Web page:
Melanie's Week in Review - November 30, 2014


Melanie's Week in Review - November 30, 2014


Everything is all tinsel and bright lights this week as every shop and business starts to turn on their Christmas lights. I can't believe that its almost December and I don't look very close to completing my Goodreads reading challenge. Perhaps I can pull out some stops in the next few weeks. But for this week what did I read?

Melanie's Week in Review - November 30, 2014
I finally found that Foxglove Summer by Ben Aaronvitch was available on Kindle and not for too of an exorbitant amount. I have been loving the Peter Grant series and there was a huge shocker at the of book 4, Broken Homes. I will be writing a full review on this book so keep a look out for it but what I can say here is that Aaronovitch continues to craft a great story and avoids repetitive themes or extraneous re-capping of the events in previous books. You may have enough time, if you are super speedy to catch up on the series before you get to my review.

Melanie's Week in Review - November 30, 2014
I then looked through my recent book purchases for a quick easy read and decided on Jinn and Juice by Nicole Peeler. I am not sure what caused me to pick this book over the many others I have to read. I think in part it was the beautiful cover. I guess I am a bit of a sucker for a pretty book cover. Jinn and Juice is Lyla's story of how she was cursed to being a jinni for a thousand years and just when everything looks like it will be lifted she is 'bound' again by the hunky Magi named Oz. He wants her to find a young girl and will release Lyla after she helps him out. Nearly every mythical character plays a part in the chaotic life of the gorgeous jinni but the clock is ticking on Lyla's curse.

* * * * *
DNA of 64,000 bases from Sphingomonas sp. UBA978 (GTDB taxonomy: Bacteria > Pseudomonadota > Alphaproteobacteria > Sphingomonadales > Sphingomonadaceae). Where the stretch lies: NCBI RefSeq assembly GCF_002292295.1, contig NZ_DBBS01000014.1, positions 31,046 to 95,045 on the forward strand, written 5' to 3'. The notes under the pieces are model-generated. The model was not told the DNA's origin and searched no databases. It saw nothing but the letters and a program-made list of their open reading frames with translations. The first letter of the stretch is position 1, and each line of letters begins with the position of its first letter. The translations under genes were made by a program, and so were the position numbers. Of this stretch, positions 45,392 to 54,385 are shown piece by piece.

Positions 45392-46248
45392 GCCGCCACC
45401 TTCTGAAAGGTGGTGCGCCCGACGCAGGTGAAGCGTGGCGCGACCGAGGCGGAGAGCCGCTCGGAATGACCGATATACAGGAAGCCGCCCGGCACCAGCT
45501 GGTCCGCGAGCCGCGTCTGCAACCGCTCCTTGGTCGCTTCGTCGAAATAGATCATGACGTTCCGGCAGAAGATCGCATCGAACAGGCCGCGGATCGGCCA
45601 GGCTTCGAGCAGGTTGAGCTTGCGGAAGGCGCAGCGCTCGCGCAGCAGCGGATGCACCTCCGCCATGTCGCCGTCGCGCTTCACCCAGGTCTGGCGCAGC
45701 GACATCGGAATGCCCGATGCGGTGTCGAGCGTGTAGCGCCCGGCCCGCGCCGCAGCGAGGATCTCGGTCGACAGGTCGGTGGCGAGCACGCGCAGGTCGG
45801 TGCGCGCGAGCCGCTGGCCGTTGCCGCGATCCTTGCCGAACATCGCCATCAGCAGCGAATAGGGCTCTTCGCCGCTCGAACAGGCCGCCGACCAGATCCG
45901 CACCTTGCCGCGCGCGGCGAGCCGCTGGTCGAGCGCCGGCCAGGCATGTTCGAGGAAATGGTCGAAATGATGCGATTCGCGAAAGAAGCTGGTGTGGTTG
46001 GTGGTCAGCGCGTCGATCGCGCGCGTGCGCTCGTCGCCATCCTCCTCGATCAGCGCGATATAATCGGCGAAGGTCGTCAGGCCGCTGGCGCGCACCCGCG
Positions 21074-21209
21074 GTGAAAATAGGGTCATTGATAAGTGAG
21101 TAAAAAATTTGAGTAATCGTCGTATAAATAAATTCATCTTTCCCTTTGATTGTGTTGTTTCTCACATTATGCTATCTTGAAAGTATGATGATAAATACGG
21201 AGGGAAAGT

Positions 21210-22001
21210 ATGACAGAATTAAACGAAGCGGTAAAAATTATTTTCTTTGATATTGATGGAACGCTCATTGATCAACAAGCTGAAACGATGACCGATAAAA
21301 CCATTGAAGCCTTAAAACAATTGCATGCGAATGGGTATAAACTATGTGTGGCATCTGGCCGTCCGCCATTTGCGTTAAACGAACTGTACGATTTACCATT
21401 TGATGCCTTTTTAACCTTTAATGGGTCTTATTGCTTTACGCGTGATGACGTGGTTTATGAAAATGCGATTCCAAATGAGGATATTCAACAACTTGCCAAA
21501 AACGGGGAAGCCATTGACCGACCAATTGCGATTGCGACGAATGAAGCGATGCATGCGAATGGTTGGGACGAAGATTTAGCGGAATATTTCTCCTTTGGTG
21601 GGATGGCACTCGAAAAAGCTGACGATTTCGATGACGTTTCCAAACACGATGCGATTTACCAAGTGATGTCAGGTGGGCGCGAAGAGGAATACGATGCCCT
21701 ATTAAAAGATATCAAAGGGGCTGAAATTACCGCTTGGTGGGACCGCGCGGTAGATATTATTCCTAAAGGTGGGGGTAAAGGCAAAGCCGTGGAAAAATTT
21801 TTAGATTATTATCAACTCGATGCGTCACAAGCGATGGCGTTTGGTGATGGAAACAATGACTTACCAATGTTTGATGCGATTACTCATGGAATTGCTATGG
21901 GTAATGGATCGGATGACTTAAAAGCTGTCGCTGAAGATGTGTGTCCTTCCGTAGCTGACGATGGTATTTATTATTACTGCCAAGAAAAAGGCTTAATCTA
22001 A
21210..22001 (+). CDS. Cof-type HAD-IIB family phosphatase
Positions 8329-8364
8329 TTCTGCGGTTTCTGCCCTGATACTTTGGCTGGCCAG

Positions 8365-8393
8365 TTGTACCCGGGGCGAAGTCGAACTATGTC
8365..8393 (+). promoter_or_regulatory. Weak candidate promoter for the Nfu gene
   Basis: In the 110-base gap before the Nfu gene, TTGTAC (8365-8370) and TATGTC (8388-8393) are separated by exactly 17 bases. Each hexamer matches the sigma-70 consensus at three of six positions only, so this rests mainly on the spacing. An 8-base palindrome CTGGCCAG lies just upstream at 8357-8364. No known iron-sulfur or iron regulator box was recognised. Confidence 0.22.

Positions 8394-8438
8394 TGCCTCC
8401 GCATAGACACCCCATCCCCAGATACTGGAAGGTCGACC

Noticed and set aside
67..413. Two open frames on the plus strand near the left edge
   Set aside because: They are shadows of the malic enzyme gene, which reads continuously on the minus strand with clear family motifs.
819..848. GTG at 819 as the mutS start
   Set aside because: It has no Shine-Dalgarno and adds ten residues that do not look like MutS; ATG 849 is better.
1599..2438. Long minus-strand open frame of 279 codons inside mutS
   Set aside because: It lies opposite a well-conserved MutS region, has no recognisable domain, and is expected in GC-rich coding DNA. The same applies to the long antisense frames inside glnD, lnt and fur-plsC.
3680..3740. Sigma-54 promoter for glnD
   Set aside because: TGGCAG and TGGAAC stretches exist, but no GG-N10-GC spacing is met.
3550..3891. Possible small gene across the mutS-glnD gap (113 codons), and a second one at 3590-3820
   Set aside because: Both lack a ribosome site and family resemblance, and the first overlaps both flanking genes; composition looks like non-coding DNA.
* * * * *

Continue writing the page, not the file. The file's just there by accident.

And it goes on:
If you are in certain age groups the TV show 'I Dream of Genie' and the movie 'Aladdin' will be twirling through your brain when you read this book. I thought it was just OK. I am not certain I want to continue the series. I read the first few books of Peeler's Jane True series but despite liking Peeler's characters I just wasn't that engaged with the story or the decisions her heroine's make. I think that this is due to the fact that her characters are ruled more by libido than by common sense and that always turns me off with modern heroines. If you like a lot of action, lots of sexy but no actual sex and a sassy, belly dancing heroine then give this book a go.

That is all I finished this week. I am hoping to finish off the books I started in previous weeks but haven't yet been able to finish.  Wish me luck but until next week, Happy Reading.


Review: Foxglove Summer by Ben AaronovitchMelanie's Week in Review - November 30, 2014